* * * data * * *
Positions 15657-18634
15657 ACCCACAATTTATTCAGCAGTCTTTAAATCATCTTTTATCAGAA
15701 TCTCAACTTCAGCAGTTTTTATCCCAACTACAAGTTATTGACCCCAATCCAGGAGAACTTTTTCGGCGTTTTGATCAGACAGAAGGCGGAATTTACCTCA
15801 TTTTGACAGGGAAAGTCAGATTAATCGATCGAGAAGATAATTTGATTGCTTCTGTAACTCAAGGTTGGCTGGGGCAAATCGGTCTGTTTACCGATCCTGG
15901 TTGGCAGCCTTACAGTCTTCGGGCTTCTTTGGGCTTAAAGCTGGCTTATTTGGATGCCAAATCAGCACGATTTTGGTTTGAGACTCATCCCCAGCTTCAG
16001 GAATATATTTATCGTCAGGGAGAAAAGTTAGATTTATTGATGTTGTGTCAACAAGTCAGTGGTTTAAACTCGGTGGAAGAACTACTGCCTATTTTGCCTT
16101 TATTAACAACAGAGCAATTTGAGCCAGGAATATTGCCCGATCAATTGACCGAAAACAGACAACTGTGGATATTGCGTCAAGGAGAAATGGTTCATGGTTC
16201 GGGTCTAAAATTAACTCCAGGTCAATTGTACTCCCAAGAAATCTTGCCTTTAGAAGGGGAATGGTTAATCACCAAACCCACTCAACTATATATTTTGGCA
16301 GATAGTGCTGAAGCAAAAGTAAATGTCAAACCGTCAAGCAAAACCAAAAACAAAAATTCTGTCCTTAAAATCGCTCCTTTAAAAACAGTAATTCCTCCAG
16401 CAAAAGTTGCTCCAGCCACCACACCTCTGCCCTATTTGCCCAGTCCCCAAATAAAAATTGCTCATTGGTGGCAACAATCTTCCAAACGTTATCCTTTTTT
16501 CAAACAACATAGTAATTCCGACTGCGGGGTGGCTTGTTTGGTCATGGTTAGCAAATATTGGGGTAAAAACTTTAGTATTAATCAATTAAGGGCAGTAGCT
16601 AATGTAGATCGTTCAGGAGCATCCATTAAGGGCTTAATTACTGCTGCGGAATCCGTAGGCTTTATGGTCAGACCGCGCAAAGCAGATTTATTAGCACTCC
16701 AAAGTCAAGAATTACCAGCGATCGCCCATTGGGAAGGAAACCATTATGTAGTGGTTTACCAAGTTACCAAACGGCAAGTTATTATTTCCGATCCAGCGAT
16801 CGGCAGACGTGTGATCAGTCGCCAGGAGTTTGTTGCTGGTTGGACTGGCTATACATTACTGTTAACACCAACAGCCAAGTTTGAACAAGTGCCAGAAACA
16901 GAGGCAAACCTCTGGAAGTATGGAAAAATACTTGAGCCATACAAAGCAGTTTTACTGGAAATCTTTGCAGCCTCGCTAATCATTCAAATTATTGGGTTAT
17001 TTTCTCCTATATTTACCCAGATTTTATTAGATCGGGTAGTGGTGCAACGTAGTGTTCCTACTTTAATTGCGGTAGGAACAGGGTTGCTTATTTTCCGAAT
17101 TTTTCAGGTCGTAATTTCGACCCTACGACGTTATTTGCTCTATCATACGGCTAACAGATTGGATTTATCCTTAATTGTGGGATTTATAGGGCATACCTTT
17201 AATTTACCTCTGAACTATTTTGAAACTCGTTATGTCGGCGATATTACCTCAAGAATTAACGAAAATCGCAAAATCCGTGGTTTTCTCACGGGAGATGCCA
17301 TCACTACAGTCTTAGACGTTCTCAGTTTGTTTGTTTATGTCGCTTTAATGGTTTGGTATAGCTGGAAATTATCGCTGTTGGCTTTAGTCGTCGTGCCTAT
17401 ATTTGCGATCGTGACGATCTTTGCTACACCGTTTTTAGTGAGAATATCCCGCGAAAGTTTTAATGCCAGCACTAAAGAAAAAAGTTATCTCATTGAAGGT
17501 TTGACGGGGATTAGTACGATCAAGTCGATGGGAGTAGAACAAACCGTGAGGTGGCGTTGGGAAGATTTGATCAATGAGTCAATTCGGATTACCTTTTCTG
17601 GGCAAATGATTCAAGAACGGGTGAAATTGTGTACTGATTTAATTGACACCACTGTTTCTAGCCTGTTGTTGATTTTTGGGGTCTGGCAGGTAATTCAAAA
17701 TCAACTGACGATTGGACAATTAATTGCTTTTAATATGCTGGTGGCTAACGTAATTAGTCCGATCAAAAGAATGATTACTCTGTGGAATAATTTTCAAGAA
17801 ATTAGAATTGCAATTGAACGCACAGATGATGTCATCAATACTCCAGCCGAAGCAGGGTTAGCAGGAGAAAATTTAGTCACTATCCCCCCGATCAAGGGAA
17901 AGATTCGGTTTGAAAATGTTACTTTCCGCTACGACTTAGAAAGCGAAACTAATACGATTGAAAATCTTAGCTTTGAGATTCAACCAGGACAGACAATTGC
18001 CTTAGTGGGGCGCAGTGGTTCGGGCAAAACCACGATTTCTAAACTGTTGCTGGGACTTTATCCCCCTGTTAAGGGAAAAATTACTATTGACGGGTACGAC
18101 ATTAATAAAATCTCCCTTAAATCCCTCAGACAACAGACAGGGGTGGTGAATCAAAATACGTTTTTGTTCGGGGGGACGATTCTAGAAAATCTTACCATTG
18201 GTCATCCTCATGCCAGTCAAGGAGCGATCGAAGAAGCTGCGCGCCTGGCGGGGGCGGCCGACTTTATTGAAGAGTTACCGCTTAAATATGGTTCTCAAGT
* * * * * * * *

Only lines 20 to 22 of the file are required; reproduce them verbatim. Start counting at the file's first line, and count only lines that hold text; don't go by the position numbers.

17401 ATTTGCGATCGTGACGATCTTTGCTACACCGTTTTTAGTGAGAATATCCCGCGAAAGTTTTAATGCCAGCACTAAAGAAAAAAGTTATCTCATTGAAGGT
17501 TTGACGGGGATTAGTACGATCAAGTCGATGGGAGTAGAACAAACCGTGAGGTGGCGTTGGGAAGATTTGATCAATGAGTCAATTCGGATTACCTTTTCTG
17601 GGCAAATGATTCAAGAACGGGTGAAATTGTGTACTGATTTAATTGACACCACTGTTTCTAGCCTGTTGTTGATTTTTGGGGTCTGGCAGGTAATTCAAAA